Reading is to jogging as meditation is to sprinting

I’ve always noticed that my mind just seems to work better after I read a novel for a while.  Most people are already aware that reading makes our minds stronger and that TV makes them weaker.

When people think about the brian as a muscle that needs to be exercised, then the mechanism becomes obvious:  reading makes your brain generate an image (exercise) and TV pushes an image to your brain (no exercise).

So, if we now understand that both consciously generating imagery and subconsciously generating imagery (day dreaming) are good for the mind, why the subject of this article? How does meditation fit in?

Meditation in its simplest form is the act of focusing on one thing only.  However, that thing could be nothing, literally empty space and thus the focus is on preventing anything from entering that space.  In addition, the inverse of this is consciously controlling the image in your mind and actively manipulating it.  Suppose you had a countdown timer in your head and you watched it change every second.  You’ll notice how hard it is to see that clock in your head, and watch it change to the next number, and the next and the next.  This is the exercise part of meditation, it takes a lot of training and energy to expand the time in which you can consciously hold the image you want in your mind.  This is where the training benefit occurs because as you get better at doing this, the better your attention, focus and problem solving will be since you can hold more information at a given time in your conscious mind.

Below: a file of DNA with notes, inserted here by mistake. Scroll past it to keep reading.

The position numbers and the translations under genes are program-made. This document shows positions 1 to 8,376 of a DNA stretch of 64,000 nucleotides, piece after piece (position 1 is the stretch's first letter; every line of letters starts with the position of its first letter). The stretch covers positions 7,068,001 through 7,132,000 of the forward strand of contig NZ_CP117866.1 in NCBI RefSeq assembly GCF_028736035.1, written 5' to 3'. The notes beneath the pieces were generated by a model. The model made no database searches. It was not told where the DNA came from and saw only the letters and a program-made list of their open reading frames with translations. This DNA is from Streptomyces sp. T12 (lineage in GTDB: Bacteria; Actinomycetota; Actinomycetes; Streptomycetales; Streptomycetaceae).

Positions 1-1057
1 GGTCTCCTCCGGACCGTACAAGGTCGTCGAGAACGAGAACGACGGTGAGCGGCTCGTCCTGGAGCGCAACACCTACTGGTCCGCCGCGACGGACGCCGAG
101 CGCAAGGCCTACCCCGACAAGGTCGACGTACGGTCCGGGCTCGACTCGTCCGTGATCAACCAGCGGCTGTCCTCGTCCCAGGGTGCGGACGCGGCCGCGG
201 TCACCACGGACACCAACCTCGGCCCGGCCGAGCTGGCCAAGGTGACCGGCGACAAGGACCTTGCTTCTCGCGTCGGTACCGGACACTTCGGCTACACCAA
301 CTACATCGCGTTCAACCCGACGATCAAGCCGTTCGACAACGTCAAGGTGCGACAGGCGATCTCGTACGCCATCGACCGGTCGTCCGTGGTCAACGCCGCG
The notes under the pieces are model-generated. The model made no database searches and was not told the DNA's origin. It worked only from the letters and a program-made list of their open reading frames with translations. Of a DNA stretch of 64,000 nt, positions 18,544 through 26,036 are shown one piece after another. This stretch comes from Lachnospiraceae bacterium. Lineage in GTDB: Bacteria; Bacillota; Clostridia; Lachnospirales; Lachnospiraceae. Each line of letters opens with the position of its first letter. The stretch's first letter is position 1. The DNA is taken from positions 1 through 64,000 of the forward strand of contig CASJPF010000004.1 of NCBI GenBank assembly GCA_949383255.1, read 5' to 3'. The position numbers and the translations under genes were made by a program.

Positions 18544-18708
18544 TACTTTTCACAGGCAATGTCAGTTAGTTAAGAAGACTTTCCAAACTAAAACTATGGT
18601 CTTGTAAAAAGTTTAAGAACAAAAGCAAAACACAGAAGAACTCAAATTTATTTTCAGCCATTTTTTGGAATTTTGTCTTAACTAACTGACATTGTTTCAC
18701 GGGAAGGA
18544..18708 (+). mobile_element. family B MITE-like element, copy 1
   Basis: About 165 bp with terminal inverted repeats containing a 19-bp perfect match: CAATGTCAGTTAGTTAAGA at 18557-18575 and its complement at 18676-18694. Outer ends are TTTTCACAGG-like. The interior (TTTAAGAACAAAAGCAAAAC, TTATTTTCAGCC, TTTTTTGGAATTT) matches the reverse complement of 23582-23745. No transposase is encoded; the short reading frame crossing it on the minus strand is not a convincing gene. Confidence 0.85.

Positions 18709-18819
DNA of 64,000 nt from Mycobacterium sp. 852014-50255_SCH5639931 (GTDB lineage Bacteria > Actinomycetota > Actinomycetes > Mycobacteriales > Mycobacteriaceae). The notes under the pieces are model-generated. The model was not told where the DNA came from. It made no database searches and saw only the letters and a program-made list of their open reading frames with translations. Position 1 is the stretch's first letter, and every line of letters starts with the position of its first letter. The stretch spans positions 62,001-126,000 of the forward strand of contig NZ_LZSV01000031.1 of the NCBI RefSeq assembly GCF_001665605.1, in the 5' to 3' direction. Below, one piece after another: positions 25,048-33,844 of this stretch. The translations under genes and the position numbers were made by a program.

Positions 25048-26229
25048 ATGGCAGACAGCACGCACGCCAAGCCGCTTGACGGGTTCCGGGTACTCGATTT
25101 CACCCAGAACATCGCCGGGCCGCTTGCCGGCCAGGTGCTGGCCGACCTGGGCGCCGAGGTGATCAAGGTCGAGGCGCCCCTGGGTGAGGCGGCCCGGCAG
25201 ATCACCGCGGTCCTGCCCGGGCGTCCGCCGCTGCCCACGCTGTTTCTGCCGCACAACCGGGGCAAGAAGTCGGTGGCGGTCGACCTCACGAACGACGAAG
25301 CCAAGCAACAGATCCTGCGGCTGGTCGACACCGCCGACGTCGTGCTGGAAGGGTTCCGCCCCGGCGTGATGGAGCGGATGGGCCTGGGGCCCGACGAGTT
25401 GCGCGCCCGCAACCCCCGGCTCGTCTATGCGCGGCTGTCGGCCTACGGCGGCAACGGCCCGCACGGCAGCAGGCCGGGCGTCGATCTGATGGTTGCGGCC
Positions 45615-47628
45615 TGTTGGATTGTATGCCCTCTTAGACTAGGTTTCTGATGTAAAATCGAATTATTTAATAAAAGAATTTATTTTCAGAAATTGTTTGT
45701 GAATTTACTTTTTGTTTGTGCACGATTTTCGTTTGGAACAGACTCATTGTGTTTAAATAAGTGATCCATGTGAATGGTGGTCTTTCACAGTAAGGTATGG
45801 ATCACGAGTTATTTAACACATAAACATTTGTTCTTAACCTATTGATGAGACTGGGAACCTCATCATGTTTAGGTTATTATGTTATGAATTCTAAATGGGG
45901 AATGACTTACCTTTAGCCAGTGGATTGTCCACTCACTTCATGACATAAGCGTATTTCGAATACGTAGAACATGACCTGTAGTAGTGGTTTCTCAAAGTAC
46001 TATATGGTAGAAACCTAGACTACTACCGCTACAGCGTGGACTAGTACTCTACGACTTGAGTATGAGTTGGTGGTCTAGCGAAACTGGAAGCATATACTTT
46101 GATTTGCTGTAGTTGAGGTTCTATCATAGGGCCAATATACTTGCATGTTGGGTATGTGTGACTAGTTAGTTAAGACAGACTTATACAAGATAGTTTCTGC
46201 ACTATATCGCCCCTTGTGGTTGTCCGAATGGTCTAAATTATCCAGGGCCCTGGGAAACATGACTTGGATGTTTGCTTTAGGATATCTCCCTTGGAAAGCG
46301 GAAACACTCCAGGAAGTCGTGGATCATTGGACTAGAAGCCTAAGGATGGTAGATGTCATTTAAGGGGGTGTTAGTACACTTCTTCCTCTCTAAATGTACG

So coming back to the title of this post, when you read, it’s like going for a jog.  It’s an easy form of exercise that’s enjoyable and you can do for an extended period of time.  You do notice that things become easier, you have a bit more energy throughout the day and you might be in a better mood.

Meditation on the other hand is like a sprint.  The intensity is very high and thus you can only do it for a short period of time before your mind gives up.  And in the exact same way that people train in “sprint intervals” these days, it’s true for meditating as well.  When you realize you’ve lost your focus and are seeing other images, you basically come back to the task at hand and try to do it again.  Over time, your mind’s capacity improves and you will be able to stay focused longer and longer.

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